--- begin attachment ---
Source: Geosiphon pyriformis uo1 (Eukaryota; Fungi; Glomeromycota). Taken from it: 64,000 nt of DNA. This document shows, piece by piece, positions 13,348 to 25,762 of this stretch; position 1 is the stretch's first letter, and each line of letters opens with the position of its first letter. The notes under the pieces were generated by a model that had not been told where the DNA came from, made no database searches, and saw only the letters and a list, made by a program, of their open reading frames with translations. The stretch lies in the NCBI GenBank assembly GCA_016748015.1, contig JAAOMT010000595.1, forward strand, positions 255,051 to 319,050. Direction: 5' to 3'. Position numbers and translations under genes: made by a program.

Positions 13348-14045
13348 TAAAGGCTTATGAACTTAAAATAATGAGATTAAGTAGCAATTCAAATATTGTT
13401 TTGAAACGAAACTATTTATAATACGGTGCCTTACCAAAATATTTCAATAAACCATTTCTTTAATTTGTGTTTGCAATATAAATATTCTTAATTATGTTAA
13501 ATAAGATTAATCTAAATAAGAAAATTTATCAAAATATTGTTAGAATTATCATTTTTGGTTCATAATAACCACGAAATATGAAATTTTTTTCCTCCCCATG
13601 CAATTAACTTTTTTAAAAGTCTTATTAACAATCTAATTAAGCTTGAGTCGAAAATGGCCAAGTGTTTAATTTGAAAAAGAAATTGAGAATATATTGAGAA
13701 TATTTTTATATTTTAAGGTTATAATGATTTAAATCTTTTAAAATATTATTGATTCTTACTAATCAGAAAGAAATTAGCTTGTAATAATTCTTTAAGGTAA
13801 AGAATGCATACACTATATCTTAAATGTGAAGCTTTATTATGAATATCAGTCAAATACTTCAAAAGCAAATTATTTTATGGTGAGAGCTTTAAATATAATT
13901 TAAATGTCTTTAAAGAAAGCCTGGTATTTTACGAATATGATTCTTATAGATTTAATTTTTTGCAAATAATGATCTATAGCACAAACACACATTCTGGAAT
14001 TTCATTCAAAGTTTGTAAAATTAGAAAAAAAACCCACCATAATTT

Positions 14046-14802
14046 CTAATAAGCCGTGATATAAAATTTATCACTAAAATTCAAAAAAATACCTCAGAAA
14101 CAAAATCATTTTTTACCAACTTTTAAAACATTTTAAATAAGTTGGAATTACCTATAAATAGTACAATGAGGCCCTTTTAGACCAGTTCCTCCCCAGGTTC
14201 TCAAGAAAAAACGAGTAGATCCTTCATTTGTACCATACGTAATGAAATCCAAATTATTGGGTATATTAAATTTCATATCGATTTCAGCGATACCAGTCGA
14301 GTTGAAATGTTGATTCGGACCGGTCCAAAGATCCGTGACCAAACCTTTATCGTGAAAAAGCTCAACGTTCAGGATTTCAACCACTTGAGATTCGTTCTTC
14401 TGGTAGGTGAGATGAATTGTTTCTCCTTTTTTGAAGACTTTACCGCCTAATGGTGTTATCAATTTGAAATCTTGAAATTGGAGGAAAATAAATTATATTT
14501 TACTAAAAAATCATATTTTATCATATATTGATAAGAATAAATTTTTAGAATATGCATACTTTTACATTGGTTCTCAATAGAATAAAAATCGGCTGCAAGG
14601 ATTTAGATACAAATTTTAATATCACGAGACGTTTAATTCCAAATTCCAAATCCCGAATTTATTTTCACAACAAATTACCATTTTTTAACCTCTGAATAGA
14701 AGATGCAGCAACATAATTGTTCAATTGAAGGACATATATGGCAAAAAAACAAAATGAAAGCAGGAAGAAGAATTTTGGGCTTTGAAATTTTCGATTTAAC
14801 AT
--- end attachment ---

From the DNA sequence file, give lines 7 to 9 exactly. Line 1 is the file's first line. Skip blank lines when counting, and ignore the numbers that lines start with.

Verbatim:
13701 TATTTTTATATTTTAAGGTTATAATGATTTAAATCTTTTAAAATATTATTGATTCTTACTAATCAGAAAGAAATTAGCTTGTAATAATTCTTTAAGGTAA
13801 AGAATGCATACACTATATCTTAAATGTGAAGCTTTATTATGAATATCAGTCAAATACTTCAAAAGCAAATTATTTTATGGTGAGAGCTTTAAATATAATT
13901 TAAATGTCTTTAAAGAAAGCCTGGTATTTTACGAATATGATTCTTATAGATTTAATTTTTTGCAAATAATGATCTATAGCACAAACACACATTCTGGAAT